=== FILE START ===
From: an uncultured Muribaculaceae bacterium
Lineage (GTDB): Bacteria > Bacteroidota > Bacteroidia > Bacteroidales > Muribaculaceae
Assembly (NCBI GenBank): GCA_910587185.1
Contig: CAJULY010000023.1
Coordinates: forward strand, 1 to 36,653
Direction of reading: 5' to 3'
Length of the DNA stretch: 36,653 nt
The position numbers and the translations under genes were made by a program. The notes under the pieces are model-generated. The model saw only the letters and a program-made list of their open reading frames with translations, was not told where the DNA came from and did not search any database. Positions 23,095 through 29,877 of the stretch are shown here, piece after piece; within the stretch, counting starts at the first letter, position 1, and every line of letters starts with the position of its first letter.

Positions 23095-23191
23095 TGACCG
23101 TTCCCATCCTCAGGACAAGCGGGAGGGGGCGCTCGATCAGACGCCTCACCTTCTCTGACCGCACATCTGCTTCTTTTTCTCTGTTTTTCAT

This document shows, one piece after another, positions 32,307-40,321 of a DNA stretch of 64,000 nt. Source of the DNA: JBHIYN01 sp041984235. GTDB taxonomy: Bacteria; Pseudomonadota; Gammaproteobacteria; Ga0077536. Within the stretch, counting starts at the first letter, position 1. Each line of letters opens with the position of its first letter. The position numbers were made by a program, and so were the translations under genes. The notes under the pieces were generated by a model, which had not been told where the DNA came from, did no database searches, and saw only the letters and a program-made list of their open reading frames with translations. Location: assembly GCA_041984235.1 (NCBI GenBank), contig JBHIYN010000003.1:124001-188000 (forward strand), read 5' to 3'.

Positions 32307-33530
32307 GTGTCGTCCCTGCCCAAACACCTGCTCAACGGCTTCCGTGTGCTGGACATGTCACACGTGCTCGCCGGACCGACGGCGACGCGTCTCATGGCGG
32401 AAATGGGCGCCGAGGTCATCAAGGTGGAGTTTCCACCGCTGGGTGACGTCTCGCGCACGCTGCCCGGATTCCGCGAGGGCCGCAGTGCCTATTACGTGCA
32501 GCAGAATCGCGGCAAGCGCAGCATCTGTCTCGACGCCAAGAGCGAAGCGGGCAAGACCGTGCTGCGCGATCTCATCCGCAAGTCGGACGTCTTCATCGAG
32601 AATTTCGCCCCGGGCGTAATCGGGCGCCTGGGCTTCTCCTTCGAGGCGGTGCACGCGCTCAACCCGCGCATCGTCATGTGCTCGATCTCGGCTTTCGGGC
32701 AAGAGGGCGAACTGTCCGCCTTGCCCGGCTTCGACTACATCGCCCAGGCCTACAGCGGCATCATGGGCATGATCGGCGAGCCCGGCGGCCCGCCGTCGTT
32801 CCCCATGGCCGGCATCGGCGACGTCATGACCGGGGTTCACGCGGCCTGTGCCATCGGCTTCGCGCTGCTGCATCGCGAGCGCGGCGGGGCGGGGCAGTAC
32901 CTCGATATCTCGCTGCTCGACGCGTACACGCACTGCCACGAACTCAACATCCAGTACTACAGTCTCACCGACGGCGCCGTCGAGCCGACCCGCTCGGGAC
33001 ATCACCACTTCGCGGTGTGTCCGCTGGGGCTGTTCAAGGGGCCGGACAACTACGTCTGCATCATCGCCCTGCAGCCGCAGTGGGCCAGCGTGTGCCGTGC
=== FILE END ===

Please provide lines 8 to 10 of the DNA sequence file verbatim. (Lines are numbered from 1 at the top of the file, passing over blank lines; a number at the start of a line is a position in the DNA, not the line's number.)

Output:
The position numbers and the translations under genes were made by a program. The notes under the pieces are model-generated. The model saw only the letters and a program-made list of their open reading frames with translations, was not told where the DNA came from and did not search any database. Positions 23,095 through 29,877 of the stretch are shown here, piece after piece; within the stretch, counting starts at the first letter, position 1, and every line of letters starts with the position of its first letter.

Positions 23095-23191
23095 TGACCG